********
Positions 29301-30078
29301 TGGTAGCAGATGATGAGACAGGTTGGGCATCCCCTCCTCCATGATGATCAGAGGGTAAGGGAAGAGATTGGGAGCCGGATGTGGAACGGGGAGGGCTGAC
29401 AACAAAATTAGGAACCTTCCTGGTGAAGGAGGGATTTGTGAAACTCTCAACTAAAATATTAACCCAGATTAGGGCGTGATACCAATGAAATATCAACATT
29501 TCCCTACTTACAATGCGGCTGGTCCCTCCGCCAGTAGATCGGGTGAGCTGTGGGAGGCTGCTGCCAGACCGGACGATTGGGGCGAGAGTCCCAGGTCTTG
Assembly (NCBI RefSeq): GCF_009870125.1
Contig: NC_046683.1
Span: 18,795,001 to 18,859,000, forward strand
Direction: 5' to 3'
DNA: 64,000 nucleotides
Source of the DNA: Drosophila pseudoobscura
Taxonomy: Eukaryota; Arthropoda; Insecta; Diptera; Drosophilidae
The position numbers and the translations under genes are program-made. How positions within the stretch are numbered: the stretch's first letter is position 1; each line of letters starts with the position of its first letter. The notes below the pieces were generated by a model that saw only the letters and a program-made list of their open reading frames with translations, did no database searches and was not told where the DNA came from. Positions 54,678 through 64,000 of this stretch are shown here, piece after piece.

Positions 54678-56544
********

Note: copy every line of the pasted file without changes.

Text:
Positions 29301-30078
29301 TGGTAGCAGATGATGAGACAGGTTGGGCATCCCCTCCTCCATGATGATCAGAGGGTAAGGGAAGAGATTGGGAGCCGGATGTGGAACGGGGAGGGCTGAC
29401 AACAAAATTAGGAACCTTCCTGGTGAAGGAGGGATTTGTGAAACTCTCAACTAAAATATTAACCCAGATTAGGGCGTGATACCAATGAAATATCAACATT
29501 TCCCTACTTACAATGCGGCTGGTCCCTCCGCCAGTAGATCGGGTGAGCTGTGGGAGGCTGCTGCCAGACCGGACGATTGGGGCGAGAGTCCCAGGTCTTG
Assembly (NCBI RefSeq): GCF_009870125.1
Contig: NC_046683.1
Span: 18,795,001 to 18,859,000, forward strand
Direction: 5' to 3'
DNA: 64,000 nucleotides
Source of the DNA: Drosophila pseudoobscura
Taxonomy: Eukaryota; Arthropoda; Insecta; Diptera; Drosophilidae
The position numbers and the translations under genes are program-made. How positions within the stretch are numbered: the stretch's first letter is position 1; each line of letters starts with the position of its first letter. The notes below the pieces were generated by a model that saw only the letters and a program-made list of their open reading frames with translations, did no database searches and was not told where the DNA came from. Positions 54,678 through 64,000 of this stretch are shown here, piece after piece.

Positions 54678-56544